In 1977 Frederick Buechner wrote his little book, Telling the Truth: the Gospel as Tragedy, Comedy, and Fairy Tale. There are many excerpts I could share, but what connects with me most is his description of the preaching event. It’s honest. It’s accurate. It’s as if Buechner peaked inside the window of my heart and captured in a few words the complex emotions I’ve felt for several months now.
If you are a preacher living under the expectations of people coming to the worship gathering to be fed, inspired, or encouraged, or if you find yourself feeling more like a bartender or distributer of goods and services than a pastor or truth-teller, I hope these words bring you a measure of comfort, or maybe even confidence.
Don’t forget it was written in the style, prose and language of 1977. Here’s Buechner:
“When the preacher climbs up into the pulpit. . . . He has been to a seminary and studied all that one studies in seminary. He has a degree to show for it, beyond the degree he has his ordination. . . . All of this deepens the silence with which they [the congregation] sit there waiting for him to work a miracle, and the miracle they are waiting for is that he will not just say that God is present, because they have heard it said before and it has made no great and lasting different to them, will not just speak the word of joy, hope, comedy, because they have heard it spoken before too and have spoken it among themselves, but that he will somehow make it real to them. They wait for him to make God real to them through the sacrament of bread and wine, and there is no place where the preacher is more aware of his own nakedness and helplessness than here in the pulpit as he listens to the silence of their waiting. . . . What can he say? What word can he speak with power enough to empower them, waiting there?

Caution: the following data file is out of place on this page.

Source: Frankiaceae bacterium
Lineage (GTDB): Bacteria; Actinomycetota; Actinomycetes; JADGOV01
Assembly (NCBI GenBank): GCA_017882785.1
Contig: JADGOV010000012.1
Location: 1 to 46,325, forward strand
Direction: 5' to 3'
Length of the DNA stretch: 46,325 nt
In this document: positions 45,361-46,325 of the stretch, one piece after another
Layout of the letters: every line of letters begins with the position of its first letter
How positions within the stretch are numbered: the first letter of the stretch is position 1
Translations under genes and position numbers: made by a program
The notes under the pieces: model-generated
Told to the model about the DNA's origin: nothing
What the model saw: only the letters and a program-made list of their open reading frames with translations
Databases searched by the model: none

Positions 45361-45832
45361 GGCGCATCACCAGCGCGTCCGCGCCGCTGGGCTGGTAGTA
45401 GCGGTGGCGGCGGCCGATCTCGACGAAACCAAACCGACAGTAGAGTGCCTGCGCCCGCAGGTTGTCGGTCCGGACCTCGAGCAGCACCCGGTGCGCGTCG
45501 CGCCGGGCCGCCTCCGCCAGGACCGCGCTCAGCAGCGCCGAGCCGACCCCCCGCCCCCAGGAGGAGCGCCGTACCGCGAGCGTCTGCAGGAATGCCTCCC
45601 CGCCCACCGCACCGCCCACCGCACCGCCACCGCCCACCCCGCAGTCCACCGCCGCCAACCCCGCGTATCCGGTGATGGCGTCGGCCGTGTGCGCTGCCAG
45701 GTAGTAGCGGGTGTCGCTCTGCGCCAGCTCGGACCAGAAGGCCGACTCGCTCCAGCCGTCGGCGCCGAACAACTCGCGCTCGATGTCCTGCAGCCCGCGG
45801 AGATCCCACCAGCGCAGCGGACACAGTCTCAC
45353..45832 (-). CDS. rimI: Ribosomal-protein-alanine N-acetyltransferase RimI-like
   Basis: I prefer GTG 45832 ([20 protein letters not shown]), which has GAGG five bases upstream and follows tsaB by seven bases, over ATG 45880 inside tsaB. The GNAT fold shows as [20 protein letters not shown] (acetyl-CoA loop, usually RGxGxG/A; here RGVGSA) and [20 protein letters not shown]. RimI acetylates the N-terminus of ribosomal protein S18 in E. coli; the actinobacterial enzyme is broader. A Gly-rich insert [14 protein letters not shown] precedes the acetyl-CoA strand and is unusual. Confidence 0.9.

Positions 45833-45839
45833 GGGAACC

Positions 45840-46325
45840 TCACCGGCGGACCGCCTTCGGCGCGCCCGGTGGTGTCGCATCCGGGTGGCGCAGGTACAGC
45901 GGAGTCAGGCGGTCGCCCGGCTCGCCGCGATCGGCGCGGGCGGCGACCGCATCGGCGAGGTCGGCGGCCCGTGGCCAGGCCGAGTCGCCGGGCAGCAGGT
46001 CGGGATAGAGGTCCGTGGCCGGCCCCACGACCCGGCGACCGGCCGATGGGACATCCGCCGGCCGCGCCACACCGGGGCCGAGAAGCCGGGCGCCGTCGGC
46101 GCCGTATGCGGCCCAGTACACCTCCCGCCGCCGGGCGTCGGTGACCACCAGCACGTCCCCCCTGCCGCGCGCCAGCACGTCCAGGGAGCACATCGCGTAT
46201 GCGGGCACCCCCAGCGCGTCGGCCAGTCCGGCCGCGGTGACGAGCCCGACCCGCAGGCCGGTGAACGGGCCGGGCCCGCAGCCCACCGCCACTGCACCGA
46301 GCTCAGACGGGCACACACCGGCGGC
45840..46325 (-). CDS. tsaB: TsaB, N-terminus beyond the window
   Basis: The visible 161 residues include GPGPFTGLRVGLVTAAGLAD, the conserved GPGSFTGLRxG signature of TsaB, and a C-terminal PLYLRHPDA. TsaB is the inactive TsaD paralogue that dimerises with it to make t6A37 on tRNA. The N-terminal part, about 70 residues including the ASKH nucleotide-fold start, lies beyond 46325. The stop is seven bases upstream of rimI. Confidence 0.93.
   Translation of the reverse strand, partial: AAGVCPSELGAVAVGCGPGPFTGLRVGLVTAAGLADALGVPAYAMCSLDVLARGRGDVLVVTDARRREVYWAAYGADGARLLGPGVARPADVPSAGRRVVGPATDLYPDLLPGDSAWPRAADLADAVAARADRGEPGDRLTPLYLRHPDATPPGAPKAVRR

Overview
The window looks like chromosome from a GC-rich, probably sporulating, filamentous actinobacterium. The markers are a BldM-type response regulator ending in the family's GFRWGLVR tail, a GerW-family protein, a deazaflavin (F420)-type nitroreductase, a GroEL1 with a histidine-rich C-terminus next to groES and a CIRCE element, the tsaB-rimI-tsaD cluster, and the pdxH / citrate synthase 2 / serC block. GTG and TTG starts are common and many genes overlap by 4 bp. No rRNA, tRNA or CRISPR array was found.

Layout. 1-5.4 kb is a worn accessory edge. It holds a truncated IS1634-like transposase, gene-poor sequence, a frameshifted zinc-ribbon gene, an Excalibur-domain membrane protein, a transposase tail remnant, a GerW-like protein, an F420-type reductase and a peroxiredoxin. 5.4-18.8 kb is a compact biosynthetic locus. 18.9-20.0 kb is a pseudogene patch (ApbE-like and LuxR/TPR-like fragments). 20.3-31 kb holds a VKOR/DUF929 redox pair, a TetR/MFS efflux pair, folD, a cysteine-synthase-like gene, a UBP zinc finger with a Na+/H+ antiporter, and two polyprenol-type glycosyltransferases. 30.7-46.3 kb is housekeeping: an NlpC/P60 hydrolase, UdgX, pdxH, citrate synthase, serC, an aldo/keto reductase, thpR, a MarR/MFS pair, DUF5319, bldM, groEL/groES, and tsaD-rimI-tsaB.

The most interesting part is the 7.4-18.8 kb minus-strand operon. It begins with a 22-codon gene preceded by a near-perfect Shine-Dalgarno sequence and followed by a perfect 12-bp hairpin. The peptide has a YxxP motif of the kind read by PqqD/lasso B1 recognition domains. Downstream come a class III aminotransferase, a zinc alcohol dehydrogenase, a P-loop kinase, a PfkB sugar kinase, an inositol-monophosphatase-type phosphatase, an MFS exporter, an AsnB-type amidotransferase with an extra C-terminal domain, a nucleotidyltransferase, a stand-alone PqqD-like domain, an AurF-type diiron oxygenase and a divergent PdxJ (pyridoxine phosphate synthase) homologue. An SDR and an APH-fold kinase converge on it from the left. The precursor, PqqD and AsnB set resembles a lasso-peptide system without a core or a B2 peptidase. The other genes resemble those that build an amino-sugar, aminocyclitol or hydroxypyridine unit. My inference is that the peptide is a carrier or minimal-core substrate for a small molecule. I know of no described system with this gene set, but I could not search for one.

But let him take heart. He is called not to be an actor, a magician, in the pulpit. He is called to be himself. He is called to tell the truth as he has experienced it. He is called to be human, to be human, and that is calling enough for any man. If he does not make real to them the human experience of what it is to cry in the storm and receive no answer, to be sick at heart and find no healing, then he becomes the only one there who seems not to have had that experience because most surely under their bonnets and shawls and jackets, under their afros and ponytails, all the others there have had it whether they talk of it or not. As much as anything else, it is their experience of the absence of God that has brought them there in search of his presence, and if the preacher does not speak of that and to that, then he becomes like the captain of a ship who is the only one aboard who either does not know that the waves are twenty feet high and the decks awash or will not face up to it so that anything else he tries to say by way of hope and comfort and empowering becomes suspect on the basis of that one crucial ignorance or disingenuousness or cowardice or reluctance to speak in love any truths but the ones that people love to hear.” (pp. 39-41)